The Culturally & Linguistically Diverse Society is a society within the Speech Communication Studies and Communication Sciences and Disorders departments that focuses on diversity and its role in communication. Their goal is to bring awareness to culturally and linguistically diverse issues and contribute to best practices.
The group aims to educate students on the importance of providing quality services to an increasingly diverse population.
“The group is beneficial because it’ll help you serve patients of color and deal with any type of diverse client,” Speech Communication Studies Professor Louis Bankston said. “It also helps students of color and diverse students navigate their way through Iona and through a profession that is predominantly white.”
Given the racial climate and the uprising of Black Lives Matter, CLDS feels inclined to educate students on the critical role language plays in culturally diverse issues.
“We want to start a conversation on campus and inform people on the right terms to use,” senior and member of CDLS Anarita Dennis said. “The goal is just to educate people because a lot of them aren’t aware or just don’t know where to go.”
CLDS has provided a message highlighting the importance of semantics in communication and defining terms that are not well understood or at times misused: Black Lives Matter, White Privilege and Institutional Racism.
Semantics play a huge role in how we perceive communication from others. It can often lead to statements and messages being misunderstood. Often, those who are opposed to the message will take a simple statement and attempt to redefine its intended message to justify their position or mischaracterize the communicator. With racial tensions reaching a boiling point (again) in the United States and worldwide, the CLDS would like to define and clarify a few terms so that all may move forward and take personal responsibility by combating racism.
What does Black Lives Matter mean?
Black Lives Matter is a movement in which its mission is to eradicate white supremacy and build local power to intervene in violence inflicted on Black communities by the states and vigilantes (blacklivesmatter.com) “It wants to bring about change in the government, schools, homes, legal systems, communities, and institutions” (Frank, M “The Hill”).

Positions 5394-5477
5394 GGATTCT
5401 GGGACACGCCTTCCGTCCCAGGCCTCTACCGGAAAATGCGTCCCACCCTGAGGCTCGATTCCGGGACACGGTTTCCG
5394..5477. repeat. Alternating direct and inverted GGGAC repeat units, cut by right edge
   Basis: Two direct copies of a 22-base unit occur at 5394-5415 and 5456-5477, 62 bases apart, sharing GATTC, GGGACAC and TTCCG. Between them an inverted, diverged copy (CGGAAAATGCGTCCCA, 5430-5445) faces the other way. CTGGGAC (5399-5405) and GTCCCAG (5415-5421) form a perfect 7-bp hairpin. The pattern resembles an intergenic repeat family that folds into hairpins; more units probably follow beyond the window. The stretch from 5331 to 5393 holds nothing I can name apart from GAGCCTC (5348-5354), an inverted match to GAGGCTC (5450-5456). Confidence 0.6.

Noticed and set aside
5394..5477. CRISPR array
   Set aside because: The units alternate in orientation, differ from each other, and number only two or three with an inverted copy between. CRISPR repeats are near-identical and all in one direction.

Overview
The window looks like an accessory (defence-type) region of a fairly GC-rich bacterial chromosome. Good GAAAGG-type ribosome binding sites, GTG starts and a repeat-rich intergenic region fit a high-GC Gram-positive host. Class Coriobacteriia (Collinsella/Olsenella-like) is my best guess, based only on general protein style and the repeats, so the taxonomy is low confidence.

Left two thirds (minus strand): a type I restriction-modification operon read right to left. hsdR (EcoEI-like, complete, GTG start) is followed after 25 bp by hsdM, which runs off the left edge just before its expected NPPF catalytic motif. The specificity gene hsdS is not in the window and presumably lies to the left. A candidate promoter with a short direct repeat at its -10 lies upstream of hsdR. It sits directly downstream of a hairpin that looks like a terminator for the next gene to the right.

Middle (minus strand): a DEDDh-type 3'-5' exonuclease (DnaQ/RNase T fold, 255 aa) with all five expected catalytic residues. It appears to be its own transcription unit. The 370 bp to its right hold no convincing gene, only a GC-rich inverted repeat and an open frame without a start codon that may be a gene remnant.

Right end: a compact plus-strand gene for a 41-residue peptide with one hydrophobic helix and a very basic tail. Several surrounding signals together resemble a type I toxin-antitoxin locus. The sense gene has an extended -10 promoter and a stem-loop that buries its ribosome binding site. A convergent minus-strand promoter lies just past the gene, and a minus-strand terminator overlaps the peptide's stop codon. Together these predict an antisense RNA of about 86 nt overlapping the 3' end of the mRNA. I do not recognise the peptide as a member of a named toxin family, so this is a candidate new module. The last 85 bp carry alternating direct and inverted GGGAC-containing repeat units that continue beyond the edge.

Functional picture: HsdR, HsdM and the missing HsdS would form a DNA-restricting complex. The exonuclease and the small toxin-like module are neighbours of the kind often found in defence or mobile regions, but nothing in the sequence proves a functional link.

What Black Lives Matter does NOT mean
Black Lives Matter does not dismiss or minimize the struggles of other communities of people of color (such as Black Americans, Africans, Asians, Native Americans, Hispanics, West Indians, East Indians, Middle Easterners, Pacific Islanders). But it is evident that Black people in America are 2.5 times more likely to be killed by a police officer than their white counterparts (Roper, W “Racial Inequality: Black Americans 2.5x More Likely Than Whites to Be Killed by Police”).
What is White Privilege?
White privilege can best be defined as the advantages a white person or someone of a lighter skin complexion may have compared to a person of color. White privilege can be seen almost as a “built-in” advantage (Collins, C “What is White Privilege, Really”)
What White Privilege is NOT
White privilege is not taking away from the struggle and is not saying that everything a white person has accomplished is unearned. White privilege is not saying one’s life is inherently good, it just means that none of the problems they may have faced are caused because of the color of their skin. It does not mean your life will be good because you are white but it will never be bad because you are.
What is Institutional Racism?
Institutional racism originates in the operation of established and respected forces in the society, and thus receives far less public condemnation than individual racism. (Carmichael, Hamilton, “Black Power: Politics of Liberation”) It has historically led to discrimination in criminal justice, employment, housing, health care, political power and education, and religion (Harmon, Mandavilli, Maheshwari, Kantor. NY Times).
What Institutional Racism is NOT
Institutional racism only occurs through the policies and directives of an institution and does not occur solely through the actions of an individual, although individuals may be involved. While individual racism is often identifiable because of its overt nature, institutional racism is less perceptible because of its “less overt, far more subtle” nature (Carmichael, Hamilton).
For more information about CLDS, please email [email protected].